Monday, September 20, 2010

Controversy in ham radio

Everywhere in life you find duality, also in ham radio. When I first had contact with radio amateurs I found two categories: the technicians and the communicators. The first is busy with technique and the second with making contacts with other amateurs on air. (some do both) So we have home brewers and buyers of commercial products. Some of the home brewers look down on the ham’s who buy their equipment in the ham shop. The home brewers find their selves more superior. They think you should build your own equipment. I think that is nonsense. For me technique is to understand the principles why things are working as they do. But when someone like to build his own equipment instead of buying is fine to me. In the early days I build some radios, but soon I found out that Yaesu can do that much better for me. All I want was to be on air, make contacts with other amateurs. Then I found out the next duality: rag chewers versus DX-ers. Oh boy, and QRO versus QRP. CW versus phone, big antennas versus low profilers. Cheap versus expensive. Commercial antennas versus home-made antennas. Digi modes versus standard modes. Contesters versus non-contesters. HF versus VHF/UHF, straight keyers versus electronic keyers. Echolink versus D-star, believers and non-believers. Old versus young. Internet & computers versus the old fashions, conservative ham's and progressive ham's. I think I’ll go crazy. But finally I found out that we are all radio amateurs, sharing the same thing: ham radio, whatever that may be. We should respect each other specialities, not condemning others, not to judge our differences, but see where we can find each other in this unique multiform community. Where people with different languages, religion, politics, can be as one and share this wonderful hobby of ours. Isn’t that nice? Everyone have core qualities, and we can learn from each other. But above all respect is the main thing we should keep in mind.

7 comments:

  1. I agree. No-one can be expected to share all of the same interests, but there is no reason to denigrate others whose interests and priorities within the hobby are different from yours.

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  2. Hallo Paul, nog niet zo lang geleden wou je nog stoppen met bloggen en dan schrijf je zo een top stukje als dit. Ik denk dat de redactie van Electron hier nog jaloers op kan zijn ;-)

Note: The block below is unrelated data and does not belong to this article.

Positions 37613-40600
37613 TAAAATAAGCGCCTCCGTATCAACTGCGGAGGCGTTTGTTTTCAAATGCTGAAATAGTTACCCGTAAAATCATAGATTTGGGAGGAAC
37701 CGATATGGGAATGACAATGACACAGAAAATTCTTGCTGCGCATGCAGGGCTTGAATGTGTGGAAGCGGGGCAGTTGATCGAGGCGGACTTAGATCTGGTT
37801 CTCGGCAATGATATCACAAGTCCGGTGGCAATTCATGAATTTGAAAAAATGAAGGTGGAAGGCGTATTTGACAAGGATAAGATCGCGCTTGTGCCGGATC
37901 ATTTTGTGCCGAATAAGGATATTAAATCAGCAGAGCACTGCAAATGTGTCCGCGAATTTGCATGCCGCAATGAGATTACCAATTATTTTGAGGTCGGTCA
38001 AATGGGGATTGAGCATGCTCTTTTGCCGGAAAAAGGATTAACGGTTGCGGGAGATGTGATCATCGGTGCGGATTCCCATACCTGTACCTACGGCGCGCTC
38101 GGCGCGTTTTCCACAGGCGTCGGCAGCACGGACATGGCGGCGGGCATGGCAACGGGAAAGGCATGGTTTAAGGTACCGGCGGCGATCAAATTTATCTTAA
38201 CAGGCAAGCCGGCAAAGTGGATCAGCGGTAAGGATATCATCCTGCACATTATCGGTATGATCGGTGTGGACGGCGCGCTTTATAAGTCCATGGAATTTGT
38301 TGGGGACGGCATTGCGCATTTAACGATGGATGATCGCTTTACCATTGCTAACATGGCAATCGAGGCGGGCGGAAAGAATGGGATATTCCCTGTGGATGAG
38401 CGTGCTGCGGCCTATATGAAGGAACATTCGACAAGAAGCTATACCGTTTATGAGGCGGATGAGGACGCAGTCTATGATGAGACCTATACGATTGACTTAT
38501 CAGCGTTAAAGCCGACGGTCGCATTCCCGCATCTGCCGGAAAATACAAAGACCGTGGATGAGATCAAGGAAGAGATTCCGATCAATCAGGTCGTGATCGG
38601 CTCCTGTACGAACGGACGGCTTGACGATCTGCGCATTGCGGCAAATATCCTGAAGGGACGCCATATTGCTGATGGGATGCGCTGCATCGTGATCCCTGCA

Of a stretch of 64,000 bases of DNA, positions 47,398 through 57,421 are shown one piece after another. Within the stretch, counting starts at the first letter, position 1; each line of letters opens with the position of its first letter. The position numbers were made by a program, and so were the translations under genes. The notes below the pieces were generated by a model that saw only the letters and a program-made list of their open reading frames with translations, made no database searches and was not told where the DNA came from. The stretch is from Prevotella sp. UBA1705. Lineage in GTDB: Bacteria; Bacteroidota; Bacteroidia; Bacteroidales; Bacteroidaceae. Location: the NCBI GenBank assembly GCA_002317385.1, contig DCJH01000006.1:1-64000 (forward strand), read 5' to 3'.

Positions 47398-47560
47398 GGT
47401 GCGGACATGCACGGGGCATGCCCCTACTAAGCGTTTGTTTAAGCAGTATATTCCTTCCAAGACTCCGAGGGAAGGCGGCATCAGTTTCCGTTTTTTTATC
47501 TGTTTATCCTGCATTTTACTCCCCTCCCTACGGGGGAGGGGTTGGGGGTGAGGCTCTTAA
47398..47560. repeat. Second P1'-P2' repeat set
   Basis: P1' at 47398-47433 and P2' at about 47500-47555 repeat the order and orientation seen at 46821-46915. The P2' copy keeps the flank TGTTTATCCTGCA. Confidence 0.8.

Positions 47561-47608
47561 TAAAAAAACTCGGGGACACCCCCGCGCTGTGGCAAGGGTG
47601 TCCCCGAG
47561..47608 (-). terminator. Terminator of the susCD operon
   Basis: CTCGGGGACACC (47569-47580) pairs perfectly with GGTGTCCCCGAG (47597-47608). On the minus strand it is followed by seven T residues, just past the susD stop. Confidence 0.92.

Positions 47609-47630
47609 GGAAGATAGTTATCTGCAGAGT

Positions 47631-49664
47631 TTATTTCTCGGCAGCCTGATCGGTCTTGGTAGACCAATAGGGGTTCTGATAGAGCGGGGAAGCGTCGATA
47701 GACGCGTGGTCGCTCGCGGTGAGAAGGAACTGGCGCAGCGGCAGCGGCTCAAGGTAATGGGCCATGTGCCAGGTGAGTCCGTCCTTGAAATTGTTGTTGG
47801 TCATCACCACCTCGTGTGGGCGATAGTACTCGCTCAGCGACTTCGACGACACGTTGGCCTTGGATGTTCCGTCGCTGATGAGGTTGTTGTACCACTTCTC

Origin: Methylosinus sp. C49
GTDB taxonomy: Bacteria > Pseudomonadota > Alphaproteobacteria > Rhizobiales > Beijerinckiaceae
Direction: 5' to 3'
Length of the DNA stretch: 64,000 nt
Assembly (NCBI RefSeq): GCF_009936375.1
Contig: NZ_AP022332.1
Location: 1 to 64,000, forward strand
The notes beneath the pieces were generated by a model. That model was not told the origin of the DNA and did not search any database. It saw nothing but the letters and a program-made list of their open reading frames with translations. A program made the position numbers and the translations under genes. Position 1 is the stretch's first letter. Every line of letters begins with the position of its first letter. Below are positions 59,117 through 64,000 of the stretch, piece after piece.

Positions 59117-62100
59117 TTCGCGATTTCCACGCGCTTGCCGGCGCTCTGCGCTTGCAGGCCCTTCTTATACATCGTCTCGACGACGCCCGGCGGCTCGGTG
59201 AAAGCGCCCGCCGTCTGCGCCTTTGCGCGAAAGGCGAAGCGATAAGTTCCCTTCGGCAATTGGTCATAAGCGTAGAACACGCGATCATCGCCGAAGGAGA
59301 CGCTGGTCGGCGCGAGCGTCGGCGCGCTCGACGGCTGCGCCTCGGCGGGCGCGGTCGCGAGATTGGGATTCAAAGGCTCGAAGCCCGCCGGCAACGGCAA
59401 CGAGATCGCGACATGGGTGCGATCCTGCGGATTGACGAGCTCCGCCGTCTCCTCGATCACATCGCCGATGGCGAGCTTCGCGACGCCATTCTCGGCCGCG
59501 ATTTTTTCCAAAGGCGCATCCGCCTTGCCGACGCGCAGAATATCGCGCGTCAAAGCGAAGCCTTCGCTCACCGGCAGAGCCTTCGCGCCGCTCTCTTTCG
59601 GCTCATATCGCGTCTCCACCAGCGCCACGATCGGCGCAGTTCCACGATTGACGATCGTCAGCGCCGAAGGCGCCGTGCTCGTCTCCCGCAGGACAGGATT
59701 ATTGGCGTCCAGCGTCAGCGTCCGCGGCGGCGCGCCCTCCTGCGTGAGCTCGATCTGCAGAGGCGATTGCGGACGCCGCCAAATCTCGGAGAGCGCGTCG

Het is inderdaad vaak zoals je zegt, er zijn veel overeenkomsten maar ook veel verschillen. Er zijn mensen die op je neer kijken en tegen je op kijken. Er zijn er ook die bijna alles al gedaan hebben. Maar je hebt het toverwoord in iedergeval heel duidelijk gemaakt - respect -. Jammergenoeg zie je het niet overal, maar gelukkig wel hier rond het groepje bloggers.
    De diversiteit vind ik juist zo leuk. Zo lees ik bijvoorbeeld altijd de SWL en de Vossenjacht onderwerpen in de electron met veel belangstelling ondanks dat ik daar absoluut niet mee bezig ben. Dat zelfde heb ik op internet. Dit was echt een stukje top stukje bloggen van je Paul, bedankt. 73, Bas

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  3. Mooi stuk Paul. Wat Bas ook schrijft, het zou in Electron niet misstaan.

    Hier is het momenteel wat stil rond de hobby.

    73, Tjeerd

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  4. When we all pool our knowledge, skill and most of all our support for each others unique contribution to the hobby. We have a very attractive and strong hobby.

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  5. Great article Paul!

    Listen and share with respect to each other. We have a great hobby!

    73, Elmar PD3EM

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  6. Very interesting post Paul, at the end of it all, we are all interested in RADIO - One you didnt mention was CB vs amateur radio, something that causes a lot of argument in the UK, some Hams seem to think that ex-cb'ers are a lower life form, oh and that Foundation License holders are no better than cb'ers !!

    All absolute twaddle, it's how you conduct yourself and behave on the air is what matters IMO.

    As Mike says, pool the knowledge, and we all benifit.

    73 Paul.

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  7. Hi Paul:

    Yup ! Have to agree with you - we're all in it finding our own "niche"

    73 Peter

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